Black, Kristen Jennings,
Cunningham, Christopher J. L.; O'Leary, Brian J.
College of Arts and Sciences
University of Tennessee at Chattanooga
Place of Publication
The present study examined the relationship between recovery experiences and strain within the nonprofit context, and identified the role that work calling, boundary permeability, and relaxation remorse had on recovery and the relationship between recovery and strain. Participants (n = 124 nonprofit workers and volunteers) completed a web-based survey that included questions related to their work-nonwork roles, personal recovery activities, and dimensions of strain. Regression-based analyses indicated effects of recovery on some strain outcomes and the effects of calling, boundary permeability, and relaxation remorse on recovery. Psychological detachment was most frequently related to strain in these models. Results failed to support calling, boundary permeability, or relaxation remorse as moderators of the relationship between strain and recovery, though plots from these analyses suggests trends toward support. These results expand the theoretical understanding of recovery and strain and may also assist nonprofit organizations in developing strategies and boundaries for effective employee recovery.
First, I would like to express my gratitude to my thesis chair, Dr. Kristen Black, for her unwavering patience and kindness throughout this process. Thank you for taking time amidst other projects and deadlines to be excited with me and provide so much support. I am grateful for your expertise and for always encouraging me to make this product something I am proud of. Much of my enthusiasm and curiosity for this project was because of your guidance and encouragement. I would also like to thank Dr. Chris Cunningham and Dr. Brian O’Leary for supporting my research and giving feedback that pushed me to think deeper and work harder on this project. I would like to thank the Office for Undergraduate Research and Creative Endeavor (URaCE) and Dr. Lisa Piazza (Director of the Office for Undergraduate Research and Creative Endeavor at UTC) for supporting this project financially with a university grant. I also want to offer a special thanks to my community of friends and family in Chattanooga and other places for always listening and asking questions about my research. Thank you for encouraging me to engage in much-needed recovery from time-to-time and for always cheering for me and believing in me, even when I was too stressed or anxious to believe in myself. Finally, I want to thank those who work tirelessly in the nonprofit context to serve their communities. You make the world turn, and I hope you and your organizations can recognize the powerful impact of recovery, especially psychological detachment, and implement suggestions from this field of research to improve your ability to recover so you can continue to serve those around you.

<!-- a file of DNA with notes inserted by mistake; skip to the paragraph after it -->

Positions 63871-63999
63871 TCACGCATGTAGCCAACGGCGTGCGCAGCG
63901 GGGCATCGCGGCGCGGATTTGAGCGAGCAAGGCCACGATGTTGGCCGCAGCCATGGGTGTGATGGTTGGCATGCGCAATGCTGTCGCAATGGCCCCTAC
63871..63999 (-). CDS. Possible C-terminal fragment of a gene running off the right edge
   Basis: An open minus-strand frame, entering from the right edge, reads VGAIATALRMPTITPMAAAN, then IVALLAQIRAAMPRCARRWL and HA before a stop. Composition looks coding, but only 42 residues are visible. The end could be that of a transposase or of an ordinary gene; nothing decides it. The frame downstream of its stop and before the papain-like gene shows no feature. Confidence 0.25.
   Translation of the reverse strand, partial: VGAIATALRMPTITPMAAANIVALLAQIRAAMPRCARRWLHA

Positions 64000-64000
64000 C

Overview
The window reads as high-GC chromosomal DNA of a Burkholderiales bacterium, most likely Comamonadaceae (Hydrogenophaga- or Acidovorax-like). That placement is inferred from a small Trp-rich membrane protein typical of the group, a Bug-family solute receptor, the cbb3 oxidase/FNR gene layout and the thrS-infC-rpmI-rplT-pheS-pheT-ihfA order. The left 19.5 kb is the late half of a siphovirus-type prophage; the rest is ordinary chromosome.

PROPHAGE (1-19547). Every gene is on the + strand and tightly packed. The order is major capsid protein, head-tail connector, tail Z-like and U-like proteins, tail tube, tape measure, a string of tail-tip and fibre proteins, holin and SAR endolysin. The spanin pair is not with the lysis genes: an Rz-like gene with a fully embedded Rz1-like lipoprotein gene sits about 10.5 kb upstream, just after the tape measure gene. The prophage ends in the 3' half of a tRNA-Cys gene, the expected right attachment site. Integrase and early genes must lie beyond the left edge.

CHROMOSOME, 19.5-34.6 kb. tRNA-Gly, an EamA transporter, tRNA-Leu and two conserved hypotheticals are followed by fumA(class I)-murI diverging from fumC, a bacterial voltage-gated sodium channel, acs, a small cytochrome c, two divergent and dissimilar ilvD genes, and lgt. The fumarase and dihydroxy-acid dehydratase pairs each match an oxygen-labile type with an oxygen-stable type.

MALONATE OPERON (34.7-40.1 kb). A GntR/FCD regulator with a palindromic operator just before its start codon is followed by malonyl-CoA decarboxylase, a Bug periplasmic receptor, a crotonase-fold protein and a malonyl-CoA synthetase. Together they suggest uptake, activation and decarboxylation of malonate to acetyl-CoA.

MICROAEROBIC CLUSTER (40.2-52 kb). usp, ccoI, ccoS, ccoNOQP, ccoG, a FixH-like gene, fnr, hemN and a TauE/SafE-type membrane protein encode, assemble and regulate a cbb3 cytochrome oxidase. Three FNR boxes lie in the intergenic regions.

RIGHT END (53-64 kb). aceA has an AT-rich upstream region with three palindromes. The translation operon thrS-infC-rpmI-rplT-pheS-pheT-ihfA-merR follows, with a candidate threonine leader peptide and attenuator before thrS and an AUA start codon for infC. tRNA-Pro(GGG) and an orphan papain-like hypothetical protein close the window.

M. S.; A thesis submitted to the faculty of the University of Tennessee at Chattanooga in partial fulfillment of the requirements of the degree of Master of Science.
Nonprofit organizations--Employees; Job stress
xi, 89 leaves
Waldron, Anna Laura, "When helping hurts: understanding resource recovery in nonprofit workplaces" (2022). Masters Theses and Doctoral Dissertations.